About a week before the Windows 10 Anniversary update dropped, Steinberg posted an article suggesting it might cause some trouble. They said that on some systems you might experience a 5-10% drop in performance in Cubase. For full details check out what I wrote about it here.
If it’s true then it’s really quite troubling. So I decided to run some hastily assembled benchmarks on a couple of different systems before the update arrived on the 2nd August. I’d then run the tests again a few days later to check for any changes to the audio performance. Spoiler alert: no, it’s fine. Judge for yourself in the video below but overall you couldn’t really say there was any difference at all. I ran comparison tests on Cubase, Pro Tools, Reason, FL Studio, Bitwig Studio and Ableton Live. In the one test that showed a tiny discrepancy it was running on the Surface Pro 4 with Cubase. To be honest the difference was within the margin of error and could have been caused by anything from sun spots to the relative humidity. There was certainly nothing to indicate a measurable drop in performance.
However, there was some oddness with Cubase. The eLicenser software throws up a complaint window about not have the right privileges to run – but then it runs fine. Cubase then seems to crash on exit. When first running Cubase after the update it seemed to take it’s time, like it was re-scanning the plug-ins. No other audio software did anything like this. So I suspect that Steinberg have run into some issues, which have been behind the reason for their cautionary statement.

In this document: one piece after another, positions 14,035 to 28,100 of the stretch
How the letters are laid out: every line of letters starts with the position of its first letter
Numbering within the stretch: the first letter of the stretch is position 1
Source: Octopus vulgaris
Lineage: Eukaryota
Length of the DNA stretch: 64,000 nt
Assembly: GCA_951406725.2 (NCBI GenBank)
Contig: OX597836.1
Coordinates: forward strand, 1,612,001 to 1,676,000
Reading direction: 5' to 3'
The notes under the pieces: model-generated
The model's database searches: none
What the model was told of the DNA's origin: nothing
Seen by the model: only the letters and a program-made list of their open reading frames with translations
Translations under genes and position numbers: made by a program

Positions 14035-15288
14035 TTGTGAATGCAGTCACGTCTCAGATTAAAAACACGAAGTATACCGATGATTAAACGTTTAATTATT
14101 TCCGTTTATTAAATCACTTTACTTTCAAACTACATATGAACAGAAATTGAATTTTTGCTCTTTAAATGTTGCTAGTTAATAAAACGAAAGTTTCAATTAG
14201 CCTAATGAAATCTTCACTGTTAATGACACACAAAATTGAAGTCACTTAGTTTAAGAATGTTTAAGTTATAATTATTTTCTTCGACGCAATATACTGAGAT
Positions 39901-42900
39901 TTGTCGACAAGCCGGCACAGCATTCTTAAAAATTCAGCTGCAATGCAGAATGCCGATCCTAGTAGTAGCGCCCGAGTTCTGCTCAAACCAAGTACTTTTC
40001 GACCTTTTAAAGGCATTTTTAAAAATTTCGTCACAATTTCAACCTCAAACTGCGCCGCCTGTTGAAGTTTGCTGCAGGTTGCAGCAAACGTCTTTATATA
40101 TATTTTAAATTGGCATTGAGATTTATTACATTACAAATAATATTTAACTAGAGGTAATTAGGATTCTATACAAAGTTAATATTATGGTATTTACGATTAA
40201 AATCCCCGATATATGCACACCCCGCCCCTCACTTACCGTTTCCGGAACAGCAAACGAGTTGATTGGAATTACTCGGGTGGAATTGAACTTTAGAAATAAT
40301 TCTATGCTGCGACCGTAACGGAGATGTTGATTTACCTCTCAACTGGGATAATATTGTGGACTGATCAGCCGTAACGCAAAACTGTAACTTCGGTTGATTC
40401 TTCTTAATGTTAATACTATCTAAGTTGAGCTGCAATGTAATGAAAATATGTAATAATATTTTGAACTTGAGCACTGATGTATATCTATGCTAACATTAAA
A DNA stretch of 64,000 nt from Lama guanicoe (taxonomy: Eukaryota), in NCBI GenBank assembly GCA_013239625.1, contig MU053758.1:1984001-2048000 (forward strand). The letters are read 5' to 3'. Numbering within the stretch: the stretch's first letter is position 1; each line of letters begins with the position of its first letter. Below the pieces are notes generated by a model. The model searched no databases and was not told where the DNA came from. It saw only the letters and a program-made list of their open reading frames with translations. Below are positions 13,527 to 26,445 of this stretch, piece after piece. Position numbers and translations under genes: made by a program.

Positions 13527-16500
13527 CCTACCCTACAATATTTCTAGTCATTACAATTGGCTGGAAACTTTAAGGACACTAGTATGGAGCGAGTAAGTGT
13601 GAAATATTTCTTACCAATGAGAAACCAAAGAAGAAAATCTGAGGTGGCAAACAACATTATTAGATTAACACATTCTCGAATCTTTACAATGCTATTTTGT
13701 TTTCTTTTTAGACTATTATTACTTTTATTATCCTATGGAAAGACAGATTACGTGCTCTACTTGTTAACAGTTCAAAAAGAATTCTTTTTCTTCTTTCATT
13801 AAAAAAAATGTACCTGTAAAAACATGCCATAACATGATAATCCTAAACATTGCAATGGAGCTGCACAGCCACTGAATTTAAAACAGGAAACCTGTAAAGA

I confess I haven’t delved deeply into my system since the update as yet. I did, however, notice that the power profile on my Surface Pro 4 had been messed with. I had used a registry hack to reveal all the power scheme options but those had now disappeared. Microsoft really don’t want you to mess with the power settings. Also a whole array of apps have been given background privileges which weren’t there before.
Would they be stealing resources or just sit in waiting to suddenly spring themselves upon us in the middle of a intense mixing session? I don’t know, I’ve turned them all off. Obviously Microsoft wants life to be easy for the user and have everything instantly accessible and updated – but Candy Crush, really?
Anyway, time will tell. I’m reminded that with most Apple OSX updates nothing seems to work so we’re certainly not experiencing that. But there may be some tweaking required to keep our audio computers running at their optimum.
For the full details of the test I performed and side-by-side comparisons before and after the update check out the video below.